Lula Should Still Win Brazil’s Presidential Race. But Bolsonaro Is Alarmingly Strong.
Lula won the first round of Brazil’s presidential election yesterday and should beat Jair Bolsonaro in the runoff later this month. But Bolsonaro and his allies outperformed expectations — and Brazil’s far right remains a potent threat to democracy.
Yesterday, October 2, Brazilians went to the polling booths to decide their next president, 27 governors, a third of the Senate, 513 congresspeople, and thousands of state and local officials.
During the campaign, the left-wing former president Luiz Inácio Lula da Silva led in all polls against the far-right incumbent, President Jair Bolsonaro. Though victory in the first round for Lula was never guaranteed, analysts were confident that Lula would hold a wide margin over his opponent, with other important positions, such as the governorships of São Paulo and Minas Gerais, also in play to be retaken by the Left.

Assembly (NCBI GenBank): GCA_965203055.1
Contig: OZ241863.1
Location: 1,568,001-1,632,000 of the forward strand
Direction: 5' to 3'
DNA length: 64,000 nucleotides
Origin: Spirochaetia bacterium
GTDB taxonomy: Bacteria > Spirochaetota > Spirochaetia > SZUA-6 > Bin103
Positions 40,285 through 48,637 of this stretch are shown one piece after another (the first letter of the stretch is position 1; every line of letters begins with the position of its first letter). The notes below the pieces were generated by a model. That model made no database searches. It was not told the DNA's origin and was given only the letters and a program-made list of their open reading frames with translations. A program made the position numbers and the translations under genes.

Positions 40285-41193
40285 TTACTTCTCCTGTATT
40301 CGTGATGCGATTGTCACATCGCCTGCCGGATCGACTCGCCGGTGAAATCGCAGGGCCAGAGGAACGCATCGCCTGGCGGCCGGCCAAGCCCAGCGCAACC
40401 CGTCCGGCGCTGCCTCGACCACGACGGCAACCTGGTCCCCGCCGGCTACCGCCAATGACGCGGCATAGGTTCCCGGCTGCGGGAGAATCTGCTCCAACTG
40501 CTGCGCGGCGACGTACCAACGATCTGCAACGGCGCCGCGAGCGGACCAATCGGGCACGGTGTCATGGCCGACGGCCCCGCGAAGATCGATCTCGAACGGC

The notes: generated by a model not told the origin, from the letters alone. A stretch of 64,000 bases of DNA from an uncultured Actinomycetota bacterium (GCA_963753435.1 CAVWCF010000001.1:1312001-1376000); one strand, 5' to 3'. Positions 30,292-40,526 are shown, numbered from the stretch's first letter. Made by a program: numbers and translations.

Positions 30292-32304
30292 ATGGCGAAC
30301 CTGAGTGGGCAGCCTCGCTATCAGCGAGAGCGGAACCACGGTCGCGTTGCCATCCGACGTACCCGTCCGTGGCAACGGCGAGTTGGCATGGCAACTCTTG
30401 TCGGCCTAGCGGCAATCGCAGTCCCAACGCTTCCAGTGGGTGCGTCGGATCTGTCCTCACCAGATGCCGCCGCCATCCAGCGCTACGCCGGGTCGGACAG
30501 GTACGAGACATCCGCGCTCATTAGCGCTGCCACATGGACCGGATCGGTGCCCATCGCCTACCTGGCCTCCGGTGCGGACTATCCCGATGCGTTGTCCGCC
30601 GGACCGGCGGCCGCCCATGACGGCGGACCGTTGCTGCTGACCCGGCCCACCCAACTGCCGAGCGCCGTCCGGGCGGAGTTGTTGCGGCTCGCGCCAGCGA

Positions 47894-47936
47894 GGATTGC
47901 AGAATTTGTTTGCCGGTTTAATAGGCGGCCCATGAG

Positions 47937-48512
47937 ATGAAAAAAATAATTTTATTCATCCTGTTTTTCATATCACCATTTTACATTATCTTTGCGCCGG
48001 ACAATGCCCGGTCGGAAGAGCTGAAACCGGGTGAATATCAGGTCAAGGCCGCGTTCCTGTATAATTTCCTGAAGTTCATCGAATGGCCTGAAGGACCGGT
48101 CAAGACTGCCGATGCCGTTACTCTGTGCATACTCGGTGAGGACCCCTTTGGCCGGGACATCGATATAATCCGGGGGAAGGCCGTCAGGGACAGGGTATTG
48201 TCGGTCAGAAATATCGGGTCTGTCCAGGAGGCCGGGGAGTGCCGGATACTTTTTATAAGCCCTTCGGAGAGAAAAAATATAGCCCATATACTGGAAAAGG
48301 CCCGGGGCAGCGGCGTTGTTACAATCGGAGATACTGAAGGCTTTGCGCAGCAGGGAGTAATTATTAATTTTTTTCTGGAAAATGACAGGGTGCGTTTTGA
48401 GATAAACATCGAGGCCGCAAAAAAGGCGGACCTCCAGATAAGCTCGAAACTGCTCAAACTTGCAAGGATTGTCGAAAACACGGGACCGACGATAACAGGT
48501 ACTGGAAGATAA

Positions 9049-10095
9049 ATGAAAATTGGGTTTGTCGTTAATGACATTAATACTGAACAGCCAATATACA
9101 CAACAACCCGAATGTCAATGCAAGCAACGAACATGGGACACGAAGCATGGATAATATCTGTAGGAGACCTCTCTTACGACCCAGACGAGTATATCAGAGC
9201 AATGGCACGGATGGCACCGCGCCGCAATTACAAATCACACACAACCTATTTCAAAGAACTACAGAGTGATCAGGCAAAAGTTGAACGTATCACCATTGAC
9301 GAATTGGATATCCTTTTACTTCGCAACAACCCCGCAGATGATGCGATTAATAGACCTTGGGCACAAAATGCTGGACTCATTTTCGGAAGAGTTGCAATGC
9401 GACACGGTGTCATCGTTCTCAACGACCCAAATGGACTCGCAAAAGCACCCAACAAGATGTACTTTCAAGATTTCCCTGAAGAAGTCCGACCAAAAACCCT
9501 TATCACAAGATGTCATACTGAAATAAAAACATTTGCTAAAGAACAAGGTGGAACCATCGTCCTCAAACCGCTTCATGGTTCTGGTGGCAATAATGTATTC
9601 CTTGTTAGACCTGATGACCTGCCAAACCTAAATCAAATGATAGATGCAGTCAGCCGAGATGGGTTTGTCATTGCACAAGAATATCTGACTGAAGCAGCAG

However, Bolsonaro outperformed his own polling scores and secured a second-round runoff, pulling further ahead than expected in key states such as São Paulo, Minas Gerais, and Rio. By the end of the day, Lula had 48.4 percent of the vote to Bolsonaro’s 43.2 percent.
With Bolsonarist candidates securing a large number of senatorial and congressional seats as well as governorships, the Brazilian right’s brand of reactionary conservatism shows no sign of running out of steam. How did this happen?